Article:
Porto’s churches provide one of the country’s richest concentrations of Baroque architecture. The style was brought to Portugal by Italian painter and architect Nicolau Nasoni (1691–1773), who arrived in Porto at the age of 34, and remained here for the rest of his life. The church and tower of Clérigos is his greatest work, though his masterful touch can also be seen in the cathedral and adjacent bishop’s palace, and at the churches of Misericórdia, Carmo, Santo Ildefonso and São Francisco. All are remarkable for their decorative exuberance, reflecting the wealth derived from Portugal’s colonies.

In the second half of the eighteenth century, out went the luxuriant complexity of Baroque and in came the studied lines of the Neoclassical period. Neoclassicism also incorporated hints of Gothic and Baroque art, but most of all, was influenced by an Islamic style, which reached its apotheosis in the Salão Árabe of the Palácio da Bolsa. By the turn of the twentieth century Porto’s Neoclassicism had acquired a distinctly French Renaissance touch, thanks largely to the architect José Marquês da Silva (1869–1947), who studied in Paris. His most notable works were São Bento railway station, the exuberant Teatro Nacional São João, and the distinctly less elegant monument to the Peninsular War that dominates the Rotunda da Boavista.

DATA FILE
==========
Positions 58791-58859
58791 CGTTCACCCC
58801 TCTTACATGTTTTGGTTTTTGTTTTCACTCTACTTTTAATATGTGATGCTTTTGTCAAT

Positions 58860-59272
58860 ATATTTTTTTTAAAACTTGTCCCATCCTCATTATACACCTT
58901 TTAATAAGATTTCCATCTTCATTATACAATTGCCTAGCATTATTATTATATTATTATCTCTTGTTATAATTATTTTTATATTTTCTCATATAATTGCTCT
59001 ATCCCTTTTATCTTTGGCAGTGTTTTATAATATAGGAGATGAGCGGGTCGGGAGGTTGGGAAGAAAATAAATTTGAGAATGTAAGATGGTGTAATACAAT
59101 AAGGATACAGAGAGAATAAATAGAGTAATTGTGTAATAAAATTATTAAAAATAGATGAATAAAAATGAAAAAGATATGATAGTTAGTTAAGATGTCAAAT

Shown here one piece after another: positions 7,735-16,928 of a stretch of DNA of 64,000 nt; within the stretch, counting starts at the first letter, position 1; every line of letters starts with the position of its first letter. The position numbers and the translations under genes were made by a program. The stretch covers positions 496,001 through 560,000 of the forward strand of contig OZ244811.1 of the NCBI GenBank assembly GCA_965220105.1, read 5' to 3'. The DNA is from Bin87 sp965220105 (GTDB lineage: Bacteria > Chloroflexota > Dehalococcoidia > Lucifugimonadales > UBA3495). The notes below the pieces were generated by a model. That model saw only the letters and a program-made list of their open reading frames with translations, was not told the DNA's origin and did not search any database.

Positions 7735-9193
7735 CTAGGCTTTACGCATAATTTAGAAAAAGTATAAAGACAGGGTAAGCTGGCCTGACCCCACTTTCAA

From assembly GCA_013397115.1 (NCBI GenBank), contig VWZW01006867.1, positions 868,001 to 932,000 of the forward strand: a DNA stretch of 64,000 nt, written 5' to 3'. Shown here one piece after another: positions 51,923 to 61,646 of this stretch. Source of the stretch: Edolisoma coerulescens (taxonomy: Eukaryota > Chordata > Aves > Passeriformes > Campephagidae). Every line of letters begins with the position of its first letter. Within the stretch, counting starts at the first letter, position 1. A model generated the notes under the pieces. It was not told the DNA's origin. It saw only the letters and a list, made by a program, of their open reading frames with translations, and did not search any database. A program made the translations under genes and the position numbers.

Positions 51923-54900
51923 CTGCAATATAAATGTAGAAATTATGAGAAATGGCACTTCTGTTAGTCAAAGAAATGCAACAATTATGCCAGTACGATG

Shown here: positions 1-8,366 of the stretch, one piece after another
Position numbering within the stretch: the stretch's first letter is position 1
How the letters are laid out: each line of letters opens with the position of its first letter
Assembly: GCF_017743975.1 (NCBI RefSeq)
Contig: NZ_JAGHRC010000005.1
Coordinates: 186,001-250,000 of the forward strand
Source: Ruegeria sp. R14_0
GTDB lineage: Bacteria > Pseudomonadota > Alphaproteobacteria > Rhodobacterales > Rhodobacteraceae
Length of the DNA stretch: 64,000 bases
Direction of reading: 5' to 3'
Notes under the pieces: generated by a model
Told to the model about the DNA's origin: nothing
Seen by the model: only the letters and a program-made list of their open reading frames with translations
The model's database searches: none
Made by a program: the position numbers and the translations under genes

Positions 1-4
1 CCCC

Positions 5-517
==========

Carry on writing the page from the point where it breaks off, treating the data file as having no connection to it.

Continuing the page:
Not until the 1950s did Porto see the emergence of a style of architecture that it could call its own, with the beginning of the so-called Porto School, centred on the city’s School of Fine Arts. This proved fertile ground for many of Porto’s contemporary architects, including Eduardo Souto Moura (Casa das Artes, and the conversion of the Alfândega), Alcino Soutinho (the conversion of the Casa-Museu Guerra Junqueiro, and Amarante’s Museu Amadeo Sousa Cardoso), and – most famously – Álvaro Siza Vieira, whose masterpiece in Porto is the contemporary art museum at the Fundação Serralves (1999). Earlier works of his can be seen in Leça da Palmeira, north of the city, such as the Piscina de Mar swimming pool (1966) and Casa de Chá da Boa Nova (1963), both hidden in the rocks by the shore – the Casa de Chá was a renowned café-restaurant for years but has currently been sadly abandoned to the elements and vandals.

A word should also be said about the city’s famous bridges – there are five more besides the landmark Ponte Dom Luís I, notably the Ponte do Infante, whose central 280m reinforced-concrete arch is the world’s longest, and further east upriver, Gustave Eiffel’s iron railway bridge, Ponte Dona Maria Pia. The best way to see them all is to take a river cruise.

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